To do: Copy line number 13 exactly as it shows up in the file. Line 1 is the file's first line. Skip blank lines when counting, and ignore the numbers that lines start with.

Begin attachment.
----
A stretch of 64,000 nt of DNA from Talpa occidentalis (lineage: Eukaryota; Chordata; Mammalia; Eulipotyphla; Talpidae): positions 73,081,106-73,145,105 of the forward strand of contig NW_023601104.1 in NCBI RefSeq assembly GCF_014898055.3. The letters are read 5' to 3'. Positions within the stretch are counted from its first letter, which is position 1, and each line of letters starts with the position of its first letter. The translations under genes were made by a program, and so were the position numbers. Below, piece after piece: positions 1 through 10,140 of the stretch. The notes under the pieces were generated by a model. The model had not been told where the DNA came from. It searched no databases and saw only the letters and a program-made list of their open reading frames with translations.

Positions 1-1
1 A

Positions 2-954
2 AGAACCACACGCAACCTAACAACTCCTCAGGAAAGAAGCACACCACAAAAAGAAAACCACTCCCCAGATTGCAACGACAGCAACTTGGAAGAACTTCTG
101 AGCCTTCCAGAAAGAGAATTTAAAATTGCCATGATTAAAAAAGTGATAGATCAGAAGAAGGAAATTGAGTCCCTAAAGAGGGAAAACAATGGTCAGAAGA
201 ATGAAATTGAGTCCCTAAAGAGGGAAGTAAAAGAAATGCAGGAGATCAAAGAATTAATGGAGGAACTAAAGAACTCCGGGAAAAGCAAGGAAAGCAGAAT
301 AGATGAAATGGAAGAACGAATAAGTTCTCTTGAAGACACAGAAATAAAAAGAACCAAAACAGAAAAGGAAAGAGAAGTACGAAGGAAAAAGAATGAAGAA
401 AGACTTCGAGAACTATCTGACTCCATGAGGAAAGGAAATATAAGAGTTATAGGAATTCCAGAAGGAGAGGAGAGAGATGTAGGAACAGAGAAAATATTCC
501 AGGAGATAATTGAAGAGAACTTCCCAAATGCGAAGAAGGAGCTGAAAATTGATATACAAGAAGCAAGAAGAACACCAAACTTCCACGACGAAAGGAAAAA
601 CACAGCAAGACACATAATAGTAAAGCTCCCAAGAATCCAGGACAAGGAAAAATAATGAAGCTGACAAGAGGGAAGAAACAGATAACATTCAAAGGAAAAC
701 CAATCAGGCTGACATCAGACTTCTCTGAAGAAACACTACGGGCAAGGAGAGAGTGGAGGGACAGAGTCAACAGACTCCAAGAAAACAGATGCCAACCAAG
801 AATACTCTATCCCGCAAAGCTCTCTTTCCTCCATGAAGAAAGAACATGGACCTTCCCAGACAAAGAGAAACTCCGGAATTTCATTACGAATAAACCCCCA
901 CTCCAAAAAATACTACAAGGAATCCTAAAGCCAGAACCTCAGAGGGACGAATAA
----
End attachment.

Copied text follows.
801 AATACTCTATCCCGCAAAGCTCTCTTTCCTCCATGAAGAAAGAACATGGACCTTCCCAGACAAAGAGAAACTCCGGAATTTCATTACGAATAAACCCCCA